Scott Kahan, MD, MPH: National Center for Weight and Wellness

In Game Changers 17by Mary KurekLeave a Comment

Scott Kahan, MD, MPH is a physician specializing in both clinical obesity medicine and public health. He is the Director of the National Center for Weight and Wellness in Washington, DC, Medical Director of the Strategies To Overcome and Prevent (STOP) Obesity Alliance at George Washington University, and Chair of the Clinical Committee for The Obesity Society. He serves on the faculties of the Johns Hopkins Bloomberg School of Public Health and the George Washington University Schools of Medicine and Public Health. He serves on the Board of Directors of the American Board of Obesity Medicine, The Obesity Society, Obesity Action Coalition, and Obesity Treatment Foundation.

Dr. Kahan received his undergraduate degree in bioengineering from Columbia University, his medical degree from the Medical College of Pennsylvania, and his residency and Masters of Public Health degree from Johns Hopkins University. Dr. Kahan has advised the White House, U.S. Congress, U.S. Food and Drug Administration (FDA), Centers for Medicare and Medicaid Services (CMS), several Surgeons General, and numerous national and local advocacy groups on public health initiatives pertaining to obesity, nutrition, and chronic disease prevention. He has published more than 100 scientific articles, textbook chapters, and textbooks in the areas of medicine, obesity, and public health, and he is a scientific peer-reviewer for more than 50 academic research journals. He is a frequent contributor to numerous media outlets, including NPR, USA Today, NY Times, CNN, Washington Post, Fox, Huffington Post, and others.

& A with Scott:

Q:  What drew you to public health and preventive medicine?

A:  In medical school, I wasn’t as passionate about medicine as I thought I’d be. I remember feeling jealous of many of my classmates who were so laser-focused on becoming this-or-that type of doctor. I was excited to be there and loved what I was learning, but I had a strong pull toward thinking about larger populations. I’d spent the year before teaching in an inner-city high school in New York, so I’d been consumed with many of the broader societal problems that affect health outcomes – such as socioeconomic disparities, poor nutrition, and adverse childhood experiences. After a few years of going along in the traditional medicine path, these interests ultimately pulled me toward preventive medicine, which is a specialty that is essentially a combination of clinical medicine and public health. I signed on at Johns Hopkins and began doing work on chronic disease prevention, nutrition, and then obesity. To this day, my career continues to be a mix of clinical medicine – focused on obesity treatment, nutrition, and behavioral medicine – combined with public health, in which I work on public health and policy research on obesity prevention and treatment, as well as workforce training and advocacy.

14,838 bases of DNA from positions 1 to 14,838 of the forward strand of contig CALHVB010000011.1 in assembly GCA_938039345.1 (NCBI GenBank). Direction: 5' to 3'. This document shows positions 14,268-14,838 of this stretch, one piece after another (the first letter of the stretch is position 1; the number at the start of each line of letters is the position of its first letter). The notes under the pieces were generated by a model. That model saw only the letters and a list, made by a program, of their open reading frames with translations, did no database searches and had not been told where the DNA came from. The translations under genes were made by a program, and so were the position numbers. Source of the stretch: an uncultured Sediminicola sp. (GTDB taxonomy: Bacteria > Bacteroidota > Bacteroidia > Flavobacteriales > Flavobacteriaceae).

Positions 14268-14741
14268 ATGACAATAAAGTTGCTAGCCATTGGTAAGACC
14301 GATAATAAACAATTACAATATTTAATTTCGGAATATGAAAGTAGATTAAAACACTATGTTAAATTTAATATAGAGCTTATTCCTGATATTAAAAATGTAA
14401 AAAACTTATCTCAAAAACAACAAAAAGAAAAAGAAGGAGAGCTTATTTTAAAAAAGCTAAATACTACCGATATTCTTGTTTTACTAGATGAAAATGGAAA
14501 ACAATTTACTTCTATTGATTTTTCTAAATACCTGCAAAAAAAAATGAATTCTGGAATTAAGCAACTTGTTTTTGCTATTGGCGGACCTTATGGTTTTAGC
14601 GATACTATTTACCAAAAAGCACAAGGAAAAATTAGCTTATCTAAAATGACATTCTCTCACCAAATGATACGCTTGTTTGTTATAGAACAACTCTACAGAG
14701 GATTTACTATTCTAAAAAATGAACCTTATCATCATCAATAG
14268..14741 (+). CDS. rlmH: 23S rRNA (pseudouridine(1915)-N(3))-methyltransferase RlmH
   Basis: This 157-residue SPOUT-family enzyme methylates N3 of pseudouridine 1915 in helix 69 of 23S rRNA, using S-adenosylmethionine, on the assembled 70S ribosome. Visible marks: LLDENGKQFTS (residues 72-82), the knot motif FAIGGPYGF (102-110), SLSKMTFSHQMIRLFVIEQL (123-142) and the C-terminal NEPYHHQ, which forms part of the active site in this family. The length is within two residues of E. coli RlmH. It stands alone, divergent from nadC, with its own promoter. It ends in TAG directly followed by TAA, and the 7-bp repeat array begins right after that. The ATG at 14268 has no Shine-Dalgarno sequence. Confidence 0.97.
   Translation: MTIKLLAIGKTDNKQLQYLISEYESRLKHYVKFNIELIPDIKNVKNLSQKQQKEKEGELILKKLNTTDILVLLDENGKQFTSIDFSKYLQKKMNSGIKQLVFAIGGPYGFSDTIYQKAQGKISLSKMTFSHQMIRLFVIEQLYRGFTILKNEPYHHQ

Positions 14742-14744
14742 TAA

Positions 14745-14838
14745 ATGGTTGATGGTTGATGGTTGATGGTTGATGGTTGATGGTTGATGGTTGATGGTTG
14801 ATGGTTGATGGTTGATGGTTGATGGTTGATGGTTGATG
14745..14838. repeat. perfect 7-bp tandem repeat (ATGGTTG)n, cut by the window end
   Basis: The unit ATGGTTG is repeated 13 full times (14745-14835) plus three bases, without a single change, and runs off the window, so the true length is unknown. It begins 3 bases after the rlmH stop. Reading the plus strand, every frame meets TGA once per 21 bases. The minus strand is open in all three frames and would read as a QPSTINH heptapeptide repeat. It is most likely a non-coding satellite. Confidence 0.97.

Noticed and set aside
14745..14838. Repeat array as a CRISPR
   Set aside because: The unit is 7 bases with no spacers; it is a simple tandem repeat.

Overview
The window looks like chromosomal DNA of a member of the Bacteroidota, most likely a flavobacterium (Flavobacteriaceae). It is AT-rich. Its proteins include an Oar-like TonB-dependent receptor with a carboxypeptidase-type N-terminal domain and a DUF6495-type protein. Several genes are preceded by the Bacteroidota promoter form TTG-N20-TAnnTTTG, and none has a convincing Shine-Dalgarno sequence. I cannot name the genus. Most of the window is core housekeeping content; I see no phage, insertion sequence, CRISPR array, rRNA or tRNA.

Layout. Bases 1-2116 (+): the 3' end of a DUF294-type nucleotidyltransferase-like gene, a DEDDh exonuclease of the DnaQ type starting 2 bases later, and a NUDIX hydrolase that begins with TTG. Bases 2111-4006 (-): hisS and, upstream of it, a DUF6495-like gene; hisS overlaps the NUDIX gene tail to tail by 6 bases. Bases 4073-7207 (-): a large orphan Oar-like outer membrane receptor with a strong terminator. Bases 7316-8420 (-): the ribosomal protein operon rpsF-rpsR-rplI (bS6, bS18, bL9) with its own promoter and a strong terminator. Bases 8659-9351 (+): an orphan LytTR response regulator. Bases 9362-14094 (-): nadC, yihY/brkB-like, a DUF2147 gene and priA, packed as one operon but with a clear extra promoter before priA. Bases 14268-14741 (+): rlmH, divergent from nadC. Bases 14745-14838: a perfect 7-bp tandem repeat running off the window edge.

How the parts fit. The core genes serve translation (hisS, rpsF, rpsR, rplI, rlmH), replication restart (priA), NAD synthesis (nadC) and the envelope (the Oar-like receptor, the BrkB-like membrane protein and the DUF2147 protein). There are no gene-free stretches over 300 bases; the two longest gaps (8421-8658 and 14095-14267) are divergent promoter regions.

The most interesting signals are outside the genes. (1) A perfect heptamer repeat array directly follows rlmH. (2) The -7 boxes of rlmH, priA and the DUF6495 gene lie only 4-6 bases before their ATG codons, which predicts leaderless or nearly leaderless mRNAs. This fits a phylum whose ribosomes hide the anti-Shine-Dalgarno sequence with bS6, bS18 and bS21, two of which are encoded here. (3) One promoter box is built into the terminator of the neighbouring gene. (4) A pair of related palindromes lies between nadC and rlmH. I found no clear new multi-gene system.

Q:  What is the official definition of obesity as opposed to overweight?